Sometimes our minds and feelings become so troublesome that we need help to heal. God works through His Word, His Spirit, His church, and through other people to help us grow. Trained professional ministers, counselors, and doctors have spent their lives learning how to help people heal in their minds and emotions. Sometimes part of God’s plan for our growth includes time with wise and well-trained mature people who have been called to this type of ministry. If you, your family, or your spiritual leaders feel that you may need this kind of help, try to locate someone who has a Christian-based worldview.

When the Brain is Sick

The brain is the organ that contains the human soul and mind. Just like any other part of the body, it can become run down, over-stressed, imbalanced, or physically sick. But unlike most other parts of our bodies, when our brains become imbalanced or sick, we often don’t realize it. The brain is a wonderfully complex network of chemical, hormonal, and electrical signals that can fall out of balance. When this occurs, it manifests in ways we don’t often associate with brain health. Our thinking can become confused, our emotions depressed, our sleep patterns disturbed, or our weight can rise or fall. It can become difficult to think clearly and control our impulses.

When the brain is weak or sick due to stress, trauma, hormonal imbalance, or other imbalances, we need to give ourselves permission to find the help we need to heal. Once, when God’s prophet Elijah had finished a very intense time of ministry, he became vulnerable to the threats of his enemies. Elijah was so weary, he lost his capacity to think and feel well. The Bible says he ran away and hid himself inside a cave on a mountain, eventually praying to die. But along the way, the Lord let him rest, had angels prepare food to restore him, and eventually helped him out of his depression by sending a personal assistant to help Elijah carry the load. This shows the great mercy of God for His people when they fall into places of exhaustion and toxic thinking.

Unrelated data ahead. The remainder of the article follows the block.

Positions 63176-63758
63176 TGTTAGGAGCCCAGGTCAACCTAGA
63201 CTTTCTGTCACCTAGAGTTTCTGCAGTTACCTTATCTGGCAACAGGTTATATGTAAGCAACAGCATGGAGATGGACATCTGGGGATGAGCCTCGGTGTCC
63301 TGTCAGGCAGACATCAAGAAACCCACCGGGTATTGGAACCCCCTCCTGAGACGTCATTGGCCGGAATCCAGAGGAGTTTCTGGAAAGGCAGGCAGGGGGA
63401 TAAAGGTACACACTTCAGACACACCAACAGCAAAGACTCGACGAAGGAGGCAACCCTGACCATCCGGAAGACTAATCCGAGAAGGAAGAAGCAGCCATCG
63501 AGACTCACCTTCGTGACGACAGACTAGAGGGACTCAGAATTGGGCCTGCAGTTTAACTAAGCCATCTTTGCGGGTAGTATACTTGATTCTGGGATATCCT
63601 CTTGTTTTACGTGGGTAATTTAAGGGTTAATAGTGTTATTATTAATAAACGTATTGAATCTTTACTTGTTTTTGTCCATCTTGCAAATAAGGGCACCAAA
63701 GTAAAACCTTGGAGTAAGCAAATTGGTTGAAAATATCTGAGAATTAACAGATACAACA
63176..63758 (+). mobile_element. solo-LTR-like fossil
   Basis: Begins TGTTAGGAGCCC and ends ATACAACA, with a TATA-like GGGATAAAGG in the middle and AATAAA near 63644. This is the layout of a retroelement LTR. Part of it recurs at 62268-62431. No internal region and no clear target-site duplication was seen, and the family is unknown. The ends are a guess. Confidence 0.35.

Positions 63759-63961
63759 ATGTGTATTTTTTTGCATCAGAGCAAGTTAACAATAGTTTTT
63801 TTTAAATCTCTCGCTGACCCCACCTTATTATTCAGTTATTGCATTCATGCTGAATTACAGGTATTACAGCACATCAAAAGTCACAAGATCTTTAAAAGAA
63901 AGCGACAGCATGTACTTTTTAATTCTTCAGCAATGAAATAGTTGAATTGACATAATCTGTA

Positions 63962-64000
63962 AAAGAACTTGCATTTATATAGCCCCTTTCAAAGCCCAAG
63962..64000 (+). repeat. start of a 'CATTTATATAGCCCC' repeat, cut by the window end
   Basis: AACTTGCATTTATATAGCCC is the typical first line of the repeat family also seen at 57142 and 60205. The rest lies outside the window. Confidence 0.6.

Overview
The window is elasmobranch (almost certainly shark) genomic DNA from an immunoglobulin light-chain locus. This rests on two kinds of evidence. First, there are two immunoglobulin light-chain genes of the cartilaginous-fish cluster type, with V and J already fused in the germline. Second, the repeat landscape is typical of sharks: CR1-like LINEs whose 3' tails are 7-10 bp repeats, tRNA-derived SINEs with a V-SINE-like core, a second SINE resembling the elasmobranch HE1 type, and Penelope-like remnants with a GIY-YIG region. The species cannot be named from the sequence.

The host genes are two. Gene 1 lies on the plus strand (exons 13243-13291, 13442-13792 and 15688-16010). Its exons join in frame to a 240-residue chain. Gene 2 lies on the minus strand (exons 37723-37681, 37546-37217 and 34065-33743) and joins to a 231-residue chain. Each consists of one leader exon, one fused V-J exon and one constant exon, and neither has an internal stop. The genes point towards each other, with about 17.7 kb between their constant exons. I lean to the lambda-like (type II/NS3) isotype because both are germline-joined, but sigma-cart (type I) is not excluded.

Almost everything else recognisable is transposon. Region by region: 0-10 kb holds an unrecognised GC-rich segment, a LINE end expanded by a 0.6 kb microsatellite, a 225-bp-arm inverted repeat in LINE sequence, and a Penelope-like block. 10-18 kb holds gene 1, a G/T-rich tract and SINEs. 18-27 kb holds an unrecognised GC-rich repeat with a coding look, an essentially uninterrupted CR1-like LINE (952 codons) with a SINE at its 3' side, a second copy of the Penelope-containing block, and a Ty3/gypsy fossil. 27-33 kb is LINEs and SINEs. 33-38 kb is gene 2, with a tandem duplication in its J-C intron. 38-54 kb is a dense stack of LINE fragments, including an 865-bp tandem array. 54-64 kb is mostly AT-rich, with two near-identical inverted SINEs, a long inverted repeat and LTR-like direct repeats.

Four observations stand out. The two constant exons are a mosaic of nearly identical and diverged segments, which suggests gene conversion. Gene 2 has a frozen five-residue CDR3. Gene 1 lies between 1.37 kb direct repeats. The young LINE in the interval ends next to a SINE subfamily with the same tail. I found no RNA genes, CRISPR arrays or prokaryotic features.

In the fourth chapter of Jonah, we see that God’s prophet became depressed and fixated on negative thinking. Things didn’t work out the way he wanted, and he actually prayed for God to kill him. Instead, we find that God taught the prophet a valuable lesson by gently correcting his perspective. God shifted his thinking so Jonah could change how he was feeling!

Sometimes, part of healing the brain may involve changes in diet, sleep, stress levels, and even medication. A believer should not feel condemned if, in the process of renewing their minds, they discover that part of God’s plan for their healing includes counseling or medical treatment. The most important thing is that we do whatever it takes to have healthy brains, healthy minds, and healed memories and emotions.

The renewing of the mind is the single most important factor in living the transformed life. If we will change our minds, we can change our lives. If we can change our lives, God can change our world through us!

John Carter is the senior pastor of Abundant Life Christian Center, a culturally diverse church located in Syracuse, NY. He is the founder and president of Mercy Works, a charitable organization that creatively meets the practical needs in distressed urban communities. John and his wife, Lisa have three sons—Jordan, Joshua and Caleb.

This article is an excerpt adapted from The Transformed Life, by John R Carter. The Transformed Life is powerful discipleship tool that is designed to help believers experience personal transformation through a dynamic relationship with Jesus and the local church. The Transformed Life is now available for purchase through Amazon, Barnes and Noble, and